Rights group Amnesty International has accused four Nordic countries renowned as bastions of gender equality of having ‘shockingly high levels of rape’.

Investigators looked at rape cases in Denmark, Finland, Norway and Sweden and said flawed legislation, harmful myths and gender stereotypes had resulted in ‘endemic impunity’ for perpetrators.

Amnesty said victims were routinely being failed by investigators thanks to inconsistent techniques and delays in processing evidence.

The report said: ‘It is a paradox that Nordic countries, which have strong records of upholding gender equality, suffer shockingly high levels of rape.’

Citing statistics from the European Institute for Gender Equality, the report said an average of 30 per cent of women in Denmark, Finland and Sweden had experienced violence or abuse at the hands of sexual partners, compared to an EU average of 22 per cent.

In Finland, Amnesty said some victims reported positive experiences with law enforcement but that other cases highlighted how ‘deeply entrenched myths’ about rape had directly impacted access to justice.

Amnesty also said rape in Denmark was ‘hugely under-reported’, and for those cases that were reported the chances of prosecution or conviction were slim.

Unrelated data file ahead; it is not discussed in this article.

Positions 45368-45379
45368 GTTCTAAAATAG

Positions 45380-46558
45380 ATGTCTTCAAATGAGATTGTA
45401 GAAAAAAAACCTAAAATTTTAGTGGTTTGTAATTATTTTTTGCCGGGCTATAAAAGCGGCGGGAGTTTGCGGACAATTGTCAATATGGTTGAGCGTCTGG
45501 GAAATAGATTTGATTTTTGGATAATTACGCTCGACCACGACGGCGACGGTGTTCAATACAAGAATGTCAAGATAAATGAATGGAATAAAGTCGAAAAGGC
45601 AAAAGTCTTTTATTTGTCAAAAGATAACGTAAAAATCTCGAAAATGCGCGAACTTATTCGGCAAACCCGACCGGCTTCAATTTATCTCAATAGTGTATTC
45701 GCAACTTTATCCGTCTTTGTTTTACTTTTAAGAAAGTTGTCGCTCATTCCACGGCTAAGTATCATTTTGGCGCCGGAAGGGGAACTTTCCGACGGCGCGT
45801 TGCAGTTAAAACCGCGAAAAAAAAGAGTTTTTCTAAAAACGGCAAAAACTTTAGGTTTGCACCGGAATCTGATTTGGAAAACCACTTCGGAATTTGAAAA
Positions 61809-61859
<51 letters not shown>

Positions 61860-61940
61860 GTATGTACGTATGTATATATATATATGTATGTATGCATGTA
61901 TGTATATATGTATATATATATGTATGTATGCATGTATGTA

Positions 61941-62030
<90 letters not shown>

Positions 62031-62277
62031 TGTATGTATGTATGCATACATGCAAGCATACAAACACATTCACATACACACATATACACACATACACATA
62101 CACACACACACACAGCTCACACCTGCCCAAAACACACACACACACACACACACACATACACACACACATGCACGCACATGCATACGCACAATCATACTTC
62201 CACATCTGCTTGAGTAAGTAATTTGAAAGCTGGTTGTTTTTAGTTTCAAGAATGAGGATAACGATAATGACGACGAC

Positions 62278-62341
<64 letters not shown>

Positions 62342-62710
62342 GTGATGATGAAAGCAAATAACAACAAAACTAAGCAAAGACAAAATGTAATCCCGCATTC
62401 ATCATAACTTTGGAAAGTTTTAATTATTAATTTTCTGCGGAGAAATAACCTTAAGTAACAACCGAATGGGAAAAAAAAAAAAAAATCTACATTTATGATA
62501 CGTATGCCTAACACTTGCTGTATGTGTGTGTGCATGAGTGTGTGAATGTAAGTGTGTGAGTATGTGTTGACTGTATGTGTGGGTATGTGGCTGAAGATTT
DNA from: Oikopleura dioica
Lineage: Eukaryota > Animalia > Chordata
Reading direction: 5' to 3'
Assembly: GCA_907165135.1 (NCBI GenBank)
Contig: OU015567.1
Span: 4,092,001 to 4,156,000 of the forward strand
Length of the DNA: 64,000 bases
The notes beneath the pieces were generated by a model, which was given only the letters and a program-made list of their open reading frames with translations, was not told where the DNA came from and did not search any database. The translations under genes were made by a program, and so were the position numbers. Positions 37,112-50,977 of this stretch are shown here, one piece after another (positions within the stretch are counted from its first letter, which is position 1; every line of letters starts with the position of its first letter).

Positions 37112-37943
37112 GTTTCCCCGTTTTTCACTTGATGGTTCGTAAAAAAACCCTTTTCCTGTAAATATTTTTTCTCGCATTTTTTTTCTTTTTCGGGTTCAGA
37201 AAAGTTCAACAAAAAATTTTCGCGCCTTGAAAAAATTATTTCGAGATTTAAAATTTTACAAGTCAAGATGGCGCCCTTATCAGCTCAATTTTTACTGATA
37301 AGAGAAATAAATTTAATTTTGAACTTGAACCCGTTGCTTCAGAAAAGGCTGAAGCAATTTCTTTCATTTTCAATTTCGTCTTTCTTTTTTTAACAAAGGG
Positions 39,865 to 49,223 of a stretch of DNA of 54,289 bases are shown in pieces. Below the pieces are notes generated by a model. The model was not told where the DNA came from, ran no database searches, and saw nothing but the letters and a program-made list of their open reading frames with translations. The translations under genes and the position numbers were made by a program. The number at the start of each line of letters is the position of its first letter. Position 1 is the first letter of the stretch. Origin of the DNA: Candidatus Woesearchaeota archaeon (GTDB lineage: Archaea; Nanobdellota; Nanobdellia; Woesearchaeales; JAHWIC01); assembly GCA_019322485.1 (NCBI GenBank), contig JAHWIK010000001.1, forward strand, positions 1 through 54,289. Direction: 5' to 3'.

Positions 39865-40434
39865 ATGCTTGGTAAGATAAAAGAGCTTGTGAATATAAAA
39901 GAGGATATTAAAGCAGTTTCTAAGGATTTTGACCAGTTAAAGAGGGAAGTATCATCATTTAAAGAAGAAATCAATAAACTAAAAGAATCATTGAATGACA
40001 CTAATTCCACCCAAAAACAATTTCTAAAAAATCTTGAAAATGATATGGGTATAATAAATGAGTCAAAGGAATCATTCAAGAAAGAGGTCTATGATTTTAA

It accused Norwegian authorities of not taking necessary measures to prevent rape or address its consequences.

The report praised Sweden for adopting a new law last year redefining rape as sex without consent and introducing a new offence labelled ‘negligent rape.’

However, it criticised Swedish police’s handling of rape cases, with inconsistent investigative techniques and delays in forensic analysis and in interviewing suspects.

Swedish Home Affairs Minister Mikael Damberg told AFP in a phone interview the report was ‘important’, but noted that the high level of rape reports was also a sign that victims were willing to report offences to police.

He said the handling of rape cases was already a priority for police and that some of the issues raised were already being addressed. But he conceded there was still work ahead.

‘We have homework to do when it comes to making sure that investigations are conducted and that they lead to convictions,’ Damberg said.